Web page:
Peináo: A Greek Feast for All: Recipes to Feed Hungry Guests
“Peináo means ‘I’m hungry’ in Greek,” write Helena Moursellas and Vikki Moursellas, identical twins from Adelaide, South Australia, whose culinary passion goes back to the when their godmother spent time with them in the kitchen teaching the sisters how to cook. “How many times have you said this out loud? It is an absolute joy for us to hear people say, and we feel like heroes when we are there to save someone from becoming hungry.”
Noting that their table is always filled with friends and family and whoever else decides to come to dinner, their belief—and the basis for this beautifully illustrated cookbook with more than 80 recipes—is that hosting a lunch or dinner should never be stressful but instead should involve dancing in fluffy slippers while stirring a pot of Bolognese and singing out loud. Peináo: A Greek Feast for All: Recipes to Feed Hungry Guests is the second cookbook for the two, who were finalists on My Kitchen Rules, an Australian TV show and have been working in the food industry in Sydney for the last decade. They are also freelance food photographers, recipe developers, and content creators for brands such as WUSTHOF and Olea Olive Oil.
The book’s recipes, contemporary takes on traditional Greek cookery, are divided into chapters, such as Proi or breakfast dishes like Cinnamon Crepes with Honey-Butter Peaches and Bougatsa (Crispy Filo Custard Pie); Mezedes or Mezze (appetizers) like Haloumi with Honey Roasted Tomatoes and Roasted Garlic; and Fennel Tzatziki, a rich dip made with Greek-style yogurt, mint, olive oil, and dill; and Megala Piata or Big Plates with such recipes as Moussaka, Two Ways and Faolakia with Tomato and Artichokes (Greek Green Beans).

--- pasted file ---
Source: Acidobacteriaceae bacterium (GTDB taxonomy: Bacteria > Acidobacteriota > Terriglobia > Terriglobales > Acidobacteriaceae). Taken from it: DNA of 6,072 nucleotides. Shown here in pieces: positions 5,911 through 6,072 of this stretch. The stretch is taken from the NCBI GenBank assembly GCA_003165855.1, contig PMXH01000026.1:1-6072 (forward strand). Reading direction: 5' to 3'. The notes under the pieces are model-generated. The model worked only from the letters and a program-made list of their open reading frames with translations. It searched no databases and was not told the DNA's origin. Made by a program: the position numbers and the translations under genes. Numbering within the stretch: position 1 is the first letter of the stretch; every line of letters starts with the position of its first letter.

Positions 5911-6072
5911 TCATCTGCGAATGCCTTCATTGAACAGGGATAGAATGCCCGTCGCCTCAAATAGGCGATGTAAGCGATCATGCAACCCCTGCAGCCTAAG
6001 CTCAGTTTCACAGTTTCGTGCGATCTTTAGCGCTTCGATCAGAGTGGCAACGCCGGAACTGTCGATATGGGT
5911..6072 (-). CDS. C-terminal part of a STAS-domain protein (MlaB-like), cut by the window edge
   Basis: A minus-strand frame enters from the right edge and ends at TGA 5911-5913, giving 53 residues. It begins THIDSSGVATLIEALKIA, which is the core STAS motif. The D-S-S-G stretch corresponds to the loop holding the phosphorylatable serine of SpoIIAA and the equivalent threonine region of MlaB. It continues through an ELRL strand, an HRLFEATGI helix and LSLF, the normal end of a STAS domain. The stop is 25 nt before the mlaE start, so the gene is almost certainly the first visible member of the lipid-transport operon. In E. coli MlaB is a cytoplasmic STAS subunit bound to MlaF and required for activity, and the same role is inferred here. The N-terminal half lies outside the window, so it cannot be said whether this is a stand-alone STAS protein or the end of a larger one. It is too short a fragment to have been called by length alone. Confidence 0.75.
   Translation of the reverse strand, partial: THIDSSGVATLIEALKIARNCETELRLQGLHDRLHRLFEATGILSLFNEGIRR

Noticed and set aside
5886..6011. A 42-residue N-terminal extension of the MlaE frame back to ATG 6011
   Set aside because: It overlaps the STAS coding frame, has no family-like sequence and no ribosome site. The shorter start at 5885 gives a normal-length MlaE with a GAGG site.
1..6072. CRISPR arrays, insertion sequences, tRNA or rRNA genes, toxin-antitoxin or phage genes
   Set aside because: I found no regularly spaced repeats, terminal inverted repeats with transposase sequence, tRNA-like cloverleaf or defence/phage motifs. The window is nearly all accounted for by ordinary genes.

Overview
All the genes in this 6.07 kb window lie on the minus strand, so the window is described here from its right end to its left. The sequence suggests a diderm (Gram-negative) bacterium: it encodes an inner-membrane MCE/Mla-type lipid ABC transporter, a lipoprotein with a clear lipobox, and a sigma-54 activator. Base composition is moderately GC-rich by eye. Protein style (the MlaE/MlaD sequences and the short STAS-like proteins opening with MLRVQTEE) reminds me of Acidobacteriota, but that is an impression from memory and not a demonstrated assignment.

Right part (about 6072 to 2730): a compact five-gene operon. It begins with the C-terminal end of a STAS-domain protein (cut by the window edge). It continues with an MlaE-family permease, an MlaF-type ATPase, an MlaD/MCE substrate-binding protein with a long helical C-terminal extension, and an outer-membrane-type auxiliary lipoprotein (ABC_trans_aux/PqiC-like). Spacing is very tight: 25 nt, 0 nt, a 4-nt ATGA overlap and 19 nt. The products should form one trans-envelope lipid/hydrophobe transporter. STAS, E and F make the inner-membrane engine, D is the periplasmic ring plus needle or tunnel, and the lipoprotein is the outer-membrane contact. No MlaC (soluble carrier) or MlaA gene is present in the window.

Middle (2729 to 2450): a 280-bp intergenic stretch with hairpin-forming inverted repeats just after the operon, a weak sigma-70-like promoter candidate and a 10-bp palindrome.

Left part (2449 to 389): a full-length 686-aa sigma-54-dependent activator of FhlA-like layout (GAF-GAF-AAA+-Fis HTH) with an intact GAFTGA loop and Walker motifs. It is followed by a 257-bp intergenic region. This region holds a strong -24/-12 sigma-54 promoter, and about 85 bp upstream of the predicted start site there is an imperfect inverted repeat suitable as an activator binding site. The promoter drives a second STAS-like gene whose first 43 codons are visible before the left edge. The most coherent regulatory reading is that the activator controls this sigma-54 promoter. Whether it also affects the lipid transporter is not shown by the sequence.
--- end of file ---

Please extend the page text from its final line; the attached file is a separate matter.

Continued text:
Their recipes summon up images of sun-drenched days and warm nights enjoying all the richness that great food and company brings to our lives. Enhancing this imagery are the recollections and commentary the sisters bring to each dish.
“This recipe is three generations old—it belongs to our great grandmother Vaso,” the two write about Citrus Revani, a semolina cake topped with thin slices of blood red oranges. “Traditionally, the recipe is not baked with citrus slices on top, but we have added our touch to make it a little more modern. We’ve used blood oranges, but orange and lemon also work nicely.”